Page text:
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he accepted this as a fact and made his plans accordingly. This was true at the army level-and eventually even at the headquarters of Army Group B. Constant repetition would turn a hypothesis, mendacious by origin, into a military "fact." There is a lesson here for those who may be called upon to plan large-scale military operations in the future.

The Allies Return to the Attack

Rundstedt's immediate reaction to the outline Fuehrer plan brought back to the OB WEST headquarters by his chief of staff on 24 October had been a caveat: the entire project for a German counteroffensive would have to be abandoned if the Western Allies launched any large-scale attack. Rundstedt was not simply being cagey. He was worried by the general quiet which had fallen over the Western Front following the American penetration of the West Wall outworks at Aachen. He anticipated that the Allies would make new attacks in the Aachen and Metz sectors as soon as their divisions were refitted and resupplied. The C-in-C West especially feared a thrust from the Aachen salient to the Ruhr and had so advised Hitler, asking as was his wont for reserves. Rundstedt's request for nine fresh divisions lay unanswered in the files of OKW until Westphal finally brought the news that OB WEST would not be given the nine divisions requested but instead would have to take nine divisions out of the line in the west and prepare them for use in the great counteroffensive. To make matters very much worse, OB WEST would lose two-thirds of its armored and mechanized troops during the rehabilitation period. After the meeting with Model at Fichtenhain, Rundstedt once again asked for additional divisions to meet the impending Allied attack and repeated the warning that an Allied offensive would cancel the German plans. This time (3 November) he specified the areas where the attack would be made: it would be a double thrust, one arm advancing from the Aachen front in the direction of Cologne, the other striking from the Metz sector toward Saarbrucken. Hitler's reply, telegraphed two days later, was unsympathetic. Rundstedt must hold with those divisions he had in the line. Divisions listed for Wacht am Rhein could be committed only if they became involved in a fight while assembling in their future attack positions, although an exception could be made in the event of Allied airborne landings. Otherwise the commitment of any Wacht am Rhein formation must have the express permission of the Fuehrer.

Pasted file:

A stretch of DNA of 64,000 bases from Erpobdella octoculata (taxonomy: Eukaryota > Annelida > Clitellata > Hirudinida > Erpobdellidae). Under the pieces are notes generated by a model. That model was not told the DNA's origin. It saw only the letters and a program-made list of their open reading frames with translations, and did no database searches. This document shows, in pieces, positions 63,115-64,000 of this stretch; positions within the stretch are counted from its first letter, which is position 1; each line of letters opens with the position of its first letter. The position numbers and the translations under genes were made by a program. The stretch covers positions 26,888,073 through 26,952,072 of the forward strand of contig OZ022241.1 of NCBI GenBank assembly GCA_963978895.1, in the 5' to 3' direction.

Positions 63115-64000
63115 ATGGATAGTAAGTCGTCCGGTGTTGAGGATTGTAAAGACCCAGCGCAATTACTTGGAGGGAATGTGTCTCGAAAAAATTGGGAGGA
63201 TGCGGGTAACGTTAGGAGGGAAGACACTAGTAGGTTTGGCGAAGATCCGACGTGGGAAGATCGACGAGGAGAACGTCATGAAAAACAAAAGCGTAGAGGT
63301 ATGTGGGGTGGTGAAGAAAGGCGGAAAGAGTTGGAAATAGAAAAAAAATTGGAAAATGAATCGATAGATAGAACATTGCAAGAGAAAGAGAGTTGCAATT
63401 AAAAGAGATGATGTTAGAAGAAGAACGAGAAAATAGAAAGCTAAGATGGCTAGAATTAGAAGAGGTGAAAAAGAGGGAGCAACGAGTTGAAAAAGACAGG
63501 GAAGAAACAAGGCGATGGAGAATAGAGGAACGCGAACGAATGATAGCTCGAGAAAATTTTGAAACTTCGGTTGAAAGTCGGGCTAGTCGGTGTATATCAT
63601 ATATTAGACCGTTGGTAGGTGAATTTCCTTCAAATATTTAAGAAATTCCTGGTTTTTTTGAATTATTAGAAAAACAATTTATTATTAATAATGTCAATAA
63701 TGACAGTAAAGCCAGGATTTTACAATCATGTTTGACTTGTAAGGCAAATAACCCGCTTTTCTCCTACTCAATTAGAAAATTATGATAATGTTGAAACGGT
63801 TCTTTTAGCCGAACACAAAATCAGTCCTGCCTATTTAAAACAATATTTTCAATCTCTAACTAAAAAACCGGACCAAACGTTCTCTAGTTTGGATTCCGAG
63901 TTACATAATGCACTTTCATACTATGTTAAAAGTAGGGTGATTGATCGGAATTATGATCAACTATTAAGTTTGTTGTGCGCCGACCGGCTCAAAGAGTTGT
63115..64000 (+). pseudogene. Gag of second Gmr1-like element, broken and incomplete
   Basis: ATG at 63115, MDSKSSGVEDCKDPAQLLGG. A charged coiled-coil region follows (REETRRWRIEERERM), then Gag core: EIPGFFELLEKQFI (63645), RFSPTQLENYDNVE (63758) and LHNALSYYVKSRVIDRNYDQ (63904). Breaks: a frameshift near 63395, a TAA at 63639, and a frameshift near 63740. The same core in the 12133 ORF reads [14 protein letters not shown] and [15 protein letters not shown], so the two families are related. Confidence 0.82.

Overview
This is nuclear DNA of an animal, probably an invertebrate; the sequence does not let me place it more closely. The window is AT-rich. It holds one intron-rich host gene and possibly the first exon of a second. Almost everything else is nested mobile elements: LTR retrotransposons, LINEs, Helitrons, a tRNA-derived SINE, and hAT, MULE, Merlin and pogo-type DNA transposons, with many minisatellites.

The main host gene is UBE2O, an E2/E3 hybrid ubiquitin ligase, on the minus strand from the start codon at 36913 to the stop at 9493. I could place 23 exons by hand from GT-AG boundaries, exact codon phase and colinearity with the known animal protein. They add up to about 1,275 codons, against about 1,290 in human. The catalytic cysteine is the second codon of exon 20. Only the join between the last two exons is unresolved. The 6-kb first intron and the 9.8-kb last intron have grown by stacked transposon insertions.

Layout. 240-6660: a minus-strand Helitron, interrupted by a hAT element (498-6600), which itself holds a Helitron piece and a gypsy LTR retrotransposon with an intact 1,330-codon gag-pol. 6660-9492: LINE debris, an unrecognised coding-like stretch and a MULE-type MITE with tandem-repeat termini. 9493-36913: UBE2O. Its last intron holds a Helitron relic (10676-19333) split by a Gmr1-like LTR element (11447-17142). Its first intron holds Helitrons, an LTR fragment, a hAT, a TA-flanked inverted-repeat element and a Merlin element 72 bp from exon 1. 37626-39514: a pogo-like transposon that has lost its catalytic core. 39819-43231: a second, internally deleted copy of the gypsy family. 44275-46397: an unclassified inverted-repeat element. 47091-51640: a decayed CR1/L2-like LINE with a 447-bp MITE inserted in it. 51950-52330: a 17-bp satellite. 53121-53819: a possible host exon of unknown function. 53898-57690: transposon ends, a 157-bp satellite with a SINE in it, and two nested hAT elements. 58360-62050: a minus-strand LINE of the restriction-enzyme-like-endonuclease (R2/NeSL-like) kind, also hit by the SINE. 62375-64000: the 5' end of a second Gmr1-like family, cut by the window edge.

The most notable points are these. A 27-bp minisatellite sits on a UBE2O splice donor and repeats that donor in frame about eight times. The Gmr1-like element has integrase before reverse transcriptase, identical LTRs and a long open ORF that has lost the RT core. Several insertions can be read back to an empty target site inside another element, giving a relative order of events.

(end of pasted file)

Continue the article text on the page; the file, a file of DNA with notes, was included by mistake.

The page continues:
Rundstedt's prediction of things to come was made good when the U.S. Third Army opened a two-corps attack on 8 November. Within twenty-four hours Hitler was in touch with OB WEST, reminding Rundstedt that he must keep his hands off the Wacht am Rhein divisions even if this meant giving ground all along the line. As a reassuring note OKW expressed the hope that the Allied attack would burn up divisions which might otherwise face the German counteroffensive.

Now the C-in-C West was responsible for two types of Wacht am Rhein divisions, those in the line which he must relieve for rest and refitting, and those which had been organized or rehabilitated in the Reserve Army and dispatched to Rundstedt's command. The weight of armor in the American attack